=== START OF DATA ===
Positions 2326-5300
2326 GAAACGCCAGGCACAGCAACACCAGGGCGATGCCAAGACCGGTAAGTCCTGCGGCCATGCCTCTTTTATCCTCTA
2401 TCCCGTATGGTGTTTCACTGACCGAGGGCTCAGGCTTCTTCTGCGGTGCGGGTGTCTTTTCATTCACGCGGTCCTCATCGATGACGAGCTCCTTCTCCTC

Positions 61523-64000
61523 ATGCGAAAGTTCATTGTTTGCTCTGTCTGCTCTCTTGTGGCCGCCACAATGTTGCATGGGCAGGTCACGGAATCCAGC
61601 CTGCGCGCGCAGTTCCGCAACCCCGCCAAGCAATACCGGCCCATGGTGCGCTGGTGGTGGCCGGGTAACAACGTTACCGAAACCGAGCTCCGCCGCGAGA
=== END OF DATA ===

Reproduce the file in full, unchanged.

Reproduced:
Positions 2326-5300
2326 GAAACGCCAGGCACAGCAACACCAGGGCGATGCCAAGACCGGTAAGTCCTGCGGCCATGCCTCTTTTATCCTCTA
2401 TCCCGTATGGTGTTTCACTGACCGAGGGCTCAGGCTTCTTCTGCGGTGCGGGTGTCTTTTCATTCACGCGGTCCTCATCGATGACGAGCTCCTTCTCCTC

Positions 61523-64000
61523 ATGCGAAAGTTCATTGTTTGCTCTGTCTGCTCTCTTGTGGCCGCCACAATGTTGCATGGGCAGGTCACGGAATCCAGC
61601 CTGCGCGCGCAGTTCCGCAACCCCGCCAAGCAATACCGGCCCATGGTGCGCTGGTGGTGGCCGGGTAACAACGTTACCGAAACCGAGCTCCGCCGCGAGA